Daily Wine News: The Linguistics of Wine

Posted by | Posted in Wine News | Posted on 07-31-2015

(Flickr: pedrosimoes7)

“In recent years, flowery, elaborate flavor descriptions have become commonplace in the wine world and beyond…” (Flickr: pedrosimoes7)

“It seems possible that what we “taste” in a fine wine isn’t so much its flavor as the qualities of good taste that we hope it will impart to us.” In the New Yorker, Bianca Bosker on the obfuscation that has come to define how we talk about wine and whether there’s another, better way.

Recently, Jamie Goode was struggling with the same issue, asking, “Tasting notes are really bad, aren’t they?”

The vineyards of Piedmont in northwestern Italy are home to some of the country’s most individual and charismatic wines, and according to Will Lyons in the Wall Street Journal, “Piedmont is the New Burgundy.”

In the New York Times, Eric Asimov offers notes on the most recent Wine School, Santorini Assyrtiko, and announces what’s up for next month: White Bordeaux.

In Food & Wine, an open letter from winemaker Sean Thackrey about the low alcohol “fad.”

In Decanter, Jane Anson gets a rare glimpse of vast underground caverns on the outskirts of Paris, where a disused chalk quarry has emerged as a communal wine cellar for collectors across the French capital.

Quality in wine is a difficult concept to communicate without an elaborate philosophical discussion—what does it actually mean? In the World of Fine Wine, Francis Percival hypothesizes.

In Wine Enthusiast, Kerin O’Keefe offers advice on the right time to drink age-worthy Italian reds.

And in case you’re melting like I am, Wine Folly has a few wine cocktail recipes for summer.

Daily Wine News: Riedel & Reflections

Posted by | Posted in Wine News | Posted on 07-30-2015

Maximilian Riedel

Maximilian Riedel, C.E.O. and president of Riedel Crystal

Emma Allen profiles Maximilian Josef Riedel, the thirty-seven-year-old C.E.O. and president of Riedel Crystal in the New Yorker. “For a nail you need a hammer,” he said, “and for wine you need a Riedel glass.”

In Noble Rot, Jon Bonné reflects on the highs and lows of covering Californian wine for The San Francisco Chronicle. “Despite what anyone thinks, my love for California is as strong as ever.”

In Decanter, Jane Anson reports that a new generation of private cellar operators say higher fine wine prices and the physical confines of urban living mean more French people are considering professional wine storage, and dropping the tradition for private wine storage.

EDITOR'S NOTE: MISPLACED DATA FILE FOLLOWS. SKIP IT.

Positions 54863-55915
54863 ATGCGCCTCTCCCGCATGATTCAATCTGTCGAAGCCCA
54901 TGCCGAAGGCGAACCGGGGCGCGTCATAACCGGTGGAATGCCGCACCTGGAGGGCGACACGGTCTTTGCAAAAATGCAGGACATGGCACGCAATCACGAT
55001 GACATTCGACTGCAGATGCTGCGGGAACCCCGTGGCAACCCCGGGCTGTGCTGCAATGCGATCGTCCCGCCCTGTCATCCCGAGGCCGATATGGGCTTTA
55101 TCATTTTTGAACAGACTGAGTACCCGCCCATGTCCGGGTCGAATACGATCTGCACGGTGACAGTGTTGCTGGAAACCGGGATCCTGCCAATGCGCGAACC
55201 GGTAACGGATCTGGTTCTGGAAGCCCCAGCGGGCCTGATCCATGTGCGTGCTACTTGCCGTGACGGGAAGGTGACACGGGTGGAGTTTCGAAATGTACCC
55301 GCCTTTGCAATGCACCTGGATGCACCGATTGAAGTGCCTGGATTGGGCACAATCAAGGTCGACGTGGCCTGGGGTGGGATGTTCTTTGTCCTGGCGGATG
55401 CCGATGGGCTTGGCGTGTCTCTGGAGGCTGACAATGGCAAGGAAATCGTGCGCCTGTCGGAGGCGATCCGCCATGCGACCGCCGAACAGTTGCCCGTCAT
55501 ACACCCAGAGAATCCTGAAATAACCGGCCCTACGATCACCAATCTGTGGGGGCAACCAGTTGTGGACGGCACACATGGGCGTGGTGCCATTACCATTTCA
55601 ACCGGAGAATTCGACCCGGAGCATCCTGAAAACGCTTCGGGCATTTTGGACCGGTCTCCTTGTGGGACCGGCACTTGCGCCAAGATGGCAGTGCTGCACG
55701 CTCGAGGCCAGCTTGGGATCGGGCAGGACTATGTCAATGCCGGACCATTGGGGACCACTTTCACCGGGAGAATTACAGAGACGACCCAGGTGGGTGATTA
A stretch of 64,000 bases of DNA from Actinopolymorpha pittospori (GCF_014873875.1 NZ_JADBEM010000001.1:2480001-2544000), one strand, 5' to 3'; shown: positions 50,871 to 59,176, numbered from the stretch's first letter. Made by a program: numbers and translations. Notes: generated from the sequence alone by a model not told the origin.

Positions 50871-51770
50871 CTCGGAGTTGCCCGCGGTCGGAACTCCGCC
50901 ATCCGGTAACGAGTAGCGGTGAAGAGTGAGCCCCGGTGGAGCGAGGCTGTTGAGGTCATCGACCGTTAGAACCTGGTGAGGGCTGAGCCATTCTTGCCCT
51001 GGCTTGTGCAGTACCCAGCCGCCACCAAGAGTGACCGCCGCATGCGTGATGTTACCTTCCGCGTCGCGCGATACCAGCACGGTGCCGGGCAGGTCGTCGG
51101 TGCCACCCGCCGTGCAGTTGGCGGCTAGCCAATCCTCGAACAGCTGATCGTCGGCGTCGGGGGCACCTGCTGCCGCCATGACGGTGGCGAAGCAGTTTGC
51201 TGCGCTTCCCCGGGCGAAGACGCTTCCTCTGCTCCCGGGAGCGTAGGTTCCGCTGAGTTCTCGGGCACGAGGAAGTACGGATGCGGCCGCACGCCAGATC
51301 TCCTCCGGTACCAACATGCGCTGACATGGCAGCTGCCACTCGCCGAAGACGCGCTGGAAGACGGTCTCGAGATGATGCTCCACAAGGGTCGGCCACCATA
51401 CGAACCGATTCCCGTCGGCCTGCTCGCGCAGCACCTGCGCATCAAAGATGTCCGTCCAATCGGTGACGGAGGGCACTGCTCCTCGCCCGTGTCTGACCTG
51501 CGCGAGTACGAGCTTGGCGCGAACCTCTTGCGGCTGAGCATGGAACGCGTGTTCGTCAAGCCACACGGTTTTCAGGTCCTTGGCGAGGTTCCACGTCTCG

A collection of wine jars and grape seeds, which could unlock the secrets of an ancient variety, have been unearthed in northern Israel.

According to Wine Spectator, a new study finds resveratrol, a red-wine compound, reduces brain inflammation caused by social stresses and may prevent serious depression.

Julia Calderone explains the real reason red wine is good for your heart in Business Insider.

Charles Smith, “the wine guy of the people,” shares advice for what to do in Seattle in the New York Time’s T Magazine.

Cathy Huyghe reviews Matt Kramer’s True Taste: The Seven Essential Wine Words for Forbes. She also recently reviewed Oz Clarke’s The History of Wine in 100 Bottles: From Bacchus to Bordeaux and Beyond.

Daily Wine News: On the Watch

Posted by | Posted in Wine News | Posted on 07-29-2015

Pierce's Disease Symptoms in Merlot Leaf (Source: UC Davis)

Pierce’s Disease Symptoms in Merlot Leaf (Source: UC Davis)

Decanter reports that bacteria known to cause Pierce’s Disease that has blighted California vineyards for years has been found in France for the first time. “But, French government vine expert Jacques Grosman told the Vitisphere.com website that there was currently ‘a low risk of contamination in France’.”

“A third of wine drinkers in the United States (an estimated 58.5 million) go online to do research, but only 11 percent (10 million) actually buy wine online,” reports the Daily Meal.

Speaking to the Drinks Business, Stephen Finch, owner of Vagabond Wines said: “The traditional” model of wine retail involving bottles on shelves is dying.

In the Sacramento Bee, Mike Dunne on the impressive white wines produced in Calaveras.

In Wine Enthusiast, a Q&A with Ntsiki Biyela, Africa’s first black female winemaker.

Lisa B. Zimmerman features Master Sommelier Fred Dexheimer and his move to Durham, North Carolina in Somm Journal.

Speaking of Durham, Sophie Barrett shares a few observations about the city’s wine scene.

In the Huffington Post, a look at what wine really looks like up close.

After a lousy 2014 vintage, Italian growers and producers are keeping their fingers crossed as this year’s grapes ripen, says Wine-Searcher.

According to the Napa Valley Register, wine has helped propel Napa exports to a record high.

Mike Veseth, the wine economist, looks at the “Three Faces of Veneto Wine.”

Daily Wine News: Chasing Chasselas

Posted by | Posted in Wine News | Posted on 07-28-2015

The vineyard of Dézaley, planted with Chasselas. This land is, according to some assumptions, the place of origin of this grape variety in Lavaux. (Flickr: raz1940 et Charlotte)

The vineyard of Dézaley, planted with Chasselas. This land is, according to some assumptions, the place of origin of this grape variety in Lavaux. (Flickr: raz1940 et Charlotte)